Source: News & Observer
It took less than 30 minutes from the time North Carolina House Speaker Tim Moore announced his run for Congress to when the first attack was made against his campaign – and it came from within his party, according to The News & Observer.
Republican Pat Harrigan, who ran for Congress in NC-14 in 2022 and lost by more than 15 points to now-U.S. Rep. Jeff Jackson (D), declared more than two months ago that he would be running again in 2024. Harrigan’s announcement was made before legislative Republicans gerrymandered the state and congressional voting maps, which resulted in the 14th District turning from blue to red by creating the perfect little district for Moore to run for Congress in and win.
Whether Moore was unaware that Harrigan had already declared his run or he just didn’t care, his announcement seemed to hit a nerve with Harrigan.
Just 23 minutes after Moore’s announcement, Harrigan sent a news release welcoming “Casino Activist Tim Moore to the race.”
“Lets [sic] be clear: Tim Moore carries a legacy of corruption, from being bought and paid for by the casino and gambling bosses, to taxpayer-funded sexual escapades,” Harrigan said in the release. “Such a man does not represent NC14’s values, nor does he deserve its trust.“
Catawba College political science professor Michael Bitzer told The N&O that the new 14th District is now a safe Republican seat, meaning whoever wins the primary will likely win the election.
“And I think that is probably where all the gloves will come off and we will have a very intensive primary battle,” Bitzer said. “And because it’s an open seat. Nobody has the power of the incumbency.”
While it’s true that neither Harrigan nor Moore will be incumbents, Moore has a lengthy legislative record he can point to while campaigning since he is the state’s longest-serving House speaker. It’s a record that Moore’s campaign adviser, Paul Shumaker, said will allow him to stand in front of any Republican primary audience, grassroots activists, or any major donor and list off the things he considers to be his major accomplishments during his time in the House.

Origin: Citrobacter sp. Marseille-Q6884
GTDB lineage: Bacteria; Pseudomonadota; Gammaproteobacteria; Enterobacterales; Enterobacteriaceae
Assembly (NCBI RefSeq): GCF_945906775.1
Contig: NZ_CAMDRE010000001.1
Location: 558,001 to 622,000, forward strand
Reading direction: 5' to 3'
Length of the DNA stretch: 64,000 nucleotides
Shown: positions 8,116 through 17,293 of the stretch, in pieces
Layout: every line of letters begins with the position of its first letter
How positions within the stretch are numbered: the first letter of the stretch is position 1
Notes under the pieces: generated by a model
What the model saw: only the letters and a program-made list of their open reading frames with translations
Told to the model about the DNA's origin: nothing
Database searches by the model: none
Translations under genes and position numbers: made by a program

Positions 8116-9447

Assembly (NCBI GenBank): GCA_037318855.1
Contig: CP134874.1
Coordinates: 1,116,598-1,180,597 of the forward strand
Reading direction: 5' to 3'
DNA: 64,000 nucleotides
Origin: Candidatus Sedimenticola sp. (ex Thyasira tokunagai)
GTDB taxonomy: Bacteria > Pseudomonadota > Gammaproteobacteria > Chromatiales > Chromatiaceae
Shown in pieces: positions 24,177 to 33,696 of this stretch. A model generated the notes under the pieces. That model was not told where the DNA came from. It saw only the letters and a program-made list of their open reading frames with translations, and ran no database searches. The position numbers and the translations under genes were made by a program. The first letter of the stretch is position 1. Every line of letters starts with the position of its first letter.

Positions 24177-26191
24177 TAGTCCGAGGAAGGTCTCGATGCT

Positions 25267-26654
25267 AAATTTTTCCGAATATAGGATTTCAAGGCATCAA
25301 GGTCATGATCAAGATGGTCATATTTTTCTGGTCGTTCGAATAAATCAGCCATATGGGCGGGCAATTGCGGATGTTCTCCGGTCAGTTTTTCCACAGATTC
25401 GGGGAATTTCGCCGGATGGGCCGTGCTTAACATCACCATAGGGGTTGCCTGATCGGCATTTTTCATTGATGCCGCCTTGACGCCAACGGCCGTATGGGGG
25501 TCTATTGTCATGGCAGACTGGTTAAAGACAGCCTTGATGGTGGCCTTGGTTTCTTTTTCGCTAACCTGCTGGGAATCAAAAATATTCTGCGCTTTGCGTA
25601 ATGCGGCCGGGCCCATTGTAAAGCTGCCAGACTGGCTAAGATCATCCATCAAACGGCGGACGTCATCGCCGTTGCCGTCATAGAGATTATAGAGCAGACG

“You know how I’m going to vote,” Shumaker said, of what Moore can tell people. “All these other ones are going to tell you how they’re going to vote when they get there, but the reality is you don’t know how they’re going to vote.”
Western Carolina University political science professor Chris Cooper told The N&O that, although Moore was not a representative in the 14th District, he has provided the Cleveland County district with investments during his time as House speaker and that he will remind voters of that while fending off attacks from his opponents.
Despite those investments, there is still plenty of low-hanging fruit that Harrigan can use against Moore during the primary campaign.
“I think it’s going to be a nasty primary,” Cooper said. “I would be shocked if Harrigan does not continue to hit Moore and hit him hard. What I don’t know is what Moore’s reaction is going to be.”
Moore is known to many lawmakers as “Teflon Tim” for his uncanny ability to be at the center of both ethical and legal problems, yet never getting in any official trouble for any of it.
Those problems include the recent affair he had with a married woman and the subsequent lawsuit he had to settle with the woman’s husband, as well as his push for more casino gambling via the opening of four new casinos despite his legal work connected to a casino already in operation in Kings Mountain.
As for Moore’s opponent, Harrigan is an Army Green Beret who served in Afghanistan and earned two Bronze Stars. He and his wife moved to North Carolina after he returned from Afghanistan and he opened a firearms business.
Even though Harrigan lost his congressional race badly in 2022, the district has been gerrymandered to be more conservative than it was last year. He also has a base of support and some name recognition after winning the Republican primary last year with around 75% of the vote. Harrigan won’t be starting from scratch going up against one of the state’s most well-known and powerful politicians in Moore.
“Usually you have one with greater name ID than the other, but this this could be an equalizer in terms of the intensity of what we would expect in this primary,” Bitzer said.
Name recognition or not, Harrigan is going to take the race to Moore, which will make this perhaps not the easy stroll through the park he likely thought it would be after he drew himself his district to run in.
Harrigan wrote in his release that, “NC14 demands leaders forged in adversity, capable of making tough decisions that put our economy back on track and are unafraid to stand against the establishment for the betterment of our state and nation.”
He then called Moore “another go-along-to-get-along Republican who prioritizes political survival over principled action and the hard-fought interests of North Carolinians.”